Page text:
Shot put competition is lacking in Canada, according to Tim Nedow. So he came to Lawrence, Kansas.
Nedow won the Kansas Relays’ fifth annual downtown shot put event, which takes over a city block in downtown Lawrence. Nedow launched his winning throw of 67 feet, 11 inches in the sixth and final round — down 8th Street, towards New Hampshire Street, the ball skirting over parts of 750 tons of crushed limestone that covered the asphalt.
It was the third year in a row Nedow came to Lawrence for the downtown event, but it was the first time he won here. In fact, it was his first time defeating several of those competing, including Christian Cantwell — the two-time defending champion and former Olympian — and Reese Hoffa, who won in 2012.
Nedow, who splits his training time between Canada and Sweden, makes it a point to come to Lawrence for the stiff competition he knows he’ll face.
“A lot of these guys I’ve never beaten before actually,” he said. “That’s why I get to these meets. There’s not much going on with Canada shot put right now. So I’ve got to get down and throw against these guys, because these guys are world and Olympic champions and top guys in the world.”
The eight other shot putters competing on Friday enjoyed the unique atmosphere that keeps drawing Nedow.
Hundreds of fans cheered from the sidewalks and portable bleachers. Several enjoyed a birds-eye view from the rooftop of the Sandbar, a nearby watering hole, with beer bottles perched on the edge of the green building. Fans enjoyed a picturesque 70-degree day, a light breeze sending the throwers’ white chalk puffing through the air.
Although there were a few good-natured boos for Cantwell, who is a former Missouri Tiger, fans weren’t too discriminating with their affection. They sang happy birthday to Jonathan Jones (a top 20 thrower worldwide), who will turn 25 on Saturday. Chants of “Reese, Reese, Reese!” filled the air when Hoffa stepped to the throwing circle.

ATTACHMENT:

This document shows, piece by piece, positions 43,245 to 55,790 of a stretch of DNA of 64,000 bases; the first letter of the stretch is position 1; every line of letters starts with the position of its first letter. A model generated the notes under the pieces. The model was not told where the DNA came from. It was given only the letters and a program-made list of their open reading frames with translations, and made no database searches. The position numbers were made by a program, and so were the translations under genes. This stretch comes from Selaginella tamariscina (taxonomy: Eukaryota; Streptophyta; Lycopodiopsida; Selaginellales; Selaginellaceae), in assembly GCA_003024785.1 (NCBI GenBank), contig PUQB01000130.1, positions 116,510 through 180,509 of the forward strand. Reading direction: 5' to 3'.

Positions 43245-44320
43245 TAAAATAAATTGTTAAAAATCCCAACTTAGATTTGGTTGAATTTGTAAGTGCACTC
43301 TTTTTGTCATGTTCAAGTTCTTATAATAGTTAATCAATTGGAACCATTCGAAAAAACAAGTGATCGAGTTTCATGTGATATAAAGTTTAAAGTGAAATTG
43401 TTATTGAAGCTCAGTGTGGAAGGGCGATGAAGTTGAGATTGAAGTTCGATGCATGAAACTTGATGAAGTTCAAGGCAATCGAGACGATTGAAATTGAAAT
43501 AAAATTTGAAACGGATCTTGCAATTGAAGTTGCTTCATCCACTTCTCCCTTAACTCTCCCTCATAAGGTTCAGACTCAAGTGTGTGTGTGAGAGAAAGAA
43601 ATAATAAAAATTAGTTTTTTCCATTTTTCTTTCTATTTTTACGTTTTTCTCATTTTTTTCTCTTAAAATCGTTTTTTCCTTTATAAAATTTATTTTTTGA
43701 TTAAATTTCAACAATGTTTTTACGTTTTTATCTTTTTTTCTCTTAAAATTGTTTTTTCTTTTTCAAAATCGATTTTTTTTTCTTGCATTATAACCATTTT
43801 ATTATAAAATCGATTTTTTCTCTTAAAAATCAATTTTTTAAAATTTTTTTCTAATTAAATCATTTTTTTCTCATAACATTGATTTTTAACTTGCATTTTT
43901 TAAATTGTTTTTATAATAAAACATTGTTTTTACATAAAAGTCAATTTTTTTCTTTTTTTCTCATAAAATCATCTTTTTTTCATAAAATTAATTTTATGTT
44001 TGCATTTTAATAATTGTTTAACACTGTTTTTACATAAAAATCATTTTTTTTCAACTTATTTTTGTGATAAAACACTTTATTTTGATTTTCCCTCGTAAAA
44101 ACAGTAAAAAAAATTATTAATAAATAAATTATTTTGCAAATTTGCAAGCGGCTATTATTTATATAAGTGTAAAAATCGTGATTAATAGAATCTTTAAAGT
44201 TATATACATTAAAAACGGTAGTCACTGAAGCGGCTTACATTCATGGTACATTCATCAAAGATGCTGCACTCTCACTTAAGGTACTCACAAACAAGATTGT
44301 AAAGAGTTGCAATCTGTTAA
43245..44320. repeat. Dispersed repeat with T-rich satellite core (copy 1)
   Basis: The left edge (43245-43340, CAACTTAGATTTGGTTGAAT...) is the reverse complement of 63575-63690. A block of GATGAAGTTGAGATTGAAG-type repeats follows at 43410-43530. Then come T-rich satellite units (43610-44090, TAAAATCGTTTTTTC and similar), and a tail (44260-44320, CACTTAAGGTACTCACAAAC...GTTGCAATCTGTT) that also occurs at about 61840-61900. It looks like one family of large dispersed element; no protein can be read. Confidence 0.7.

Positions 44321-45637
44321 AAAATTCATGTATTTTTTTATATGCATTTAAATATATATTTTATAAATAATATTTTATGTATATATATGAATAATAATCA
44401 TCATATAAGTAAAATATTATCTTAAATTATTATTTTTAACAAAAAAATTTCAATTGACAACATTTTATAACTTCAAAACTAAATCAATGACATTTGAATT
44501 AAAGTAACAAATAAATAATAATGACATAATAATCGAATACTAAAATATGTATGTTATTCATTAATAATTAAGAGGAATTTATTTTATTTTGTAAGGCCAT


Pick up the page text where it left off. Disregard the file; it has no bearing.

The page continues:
One fan even yelled out, “Nedow! The people’s thrower!” as the Canadian prepared for one of his six throws.
“I’ve never even met the guy,” Nedow laughed. But that interaction is part of the charm that keeps him coming back to Lawrence.
“Every year I come back it gets bigger and bigger and louder,” he said. “I think the first year they didn’t know if they were allowed to scream or whatnot, and now they know they’re allowed to get going, so it’s a lot of fun. … I’d rather have them here cheering for us than 10,000 people all around a track.”
Nedow secured his first outdoor victory of the year. He’s vying for a spot on Canada’s Olympic team this summer.
Regardless of what is in his future, Nedow said he’ll always find time to come back to Lawrence — for the atmosphere, the competition and the beers he’ll share afterwards with some of the world’s best.
“I’m 25, so I’ll be back for more,” he said. “I’ll be coming back as long as they invite me.”
▪ The Kansas men and women swept the 3,200-meter relays. The men’s team, featuring Brandon Bernal, Adel Yoonis, Bryce Richards and Daniel Koech, won its relay in 7 minutes, 35.33 seconds. The KU women — Whitney Adams, Hannah Dimmick, Lydia Saggau and Nashia Baker — won theirs in 8:57.16.
▪ Michael Stigler, a former Jayhawk and last year’s NCAA champion in the 400-meter hurdles, won his preliminary race. He hit the sub-50-second mark in his first race of the year, with a time of 49.84. He’ll race in the final, set for 6:45 p.m. Saturday at Rock Chalk Park, then continue training for the Olympic trials in July.
▪ Former Jayhawk Mason Finley had a discus throw of 210 feet, 2 inches, breaking the KU Relays record.
▪ Blake Smith, a former Southeast Missouri Redhawk, set a Rock Chalk Park facility record in the 100 meters with a time of 10.34 seconds. The 100 meter final is set for Saturday at 6:11 p.m.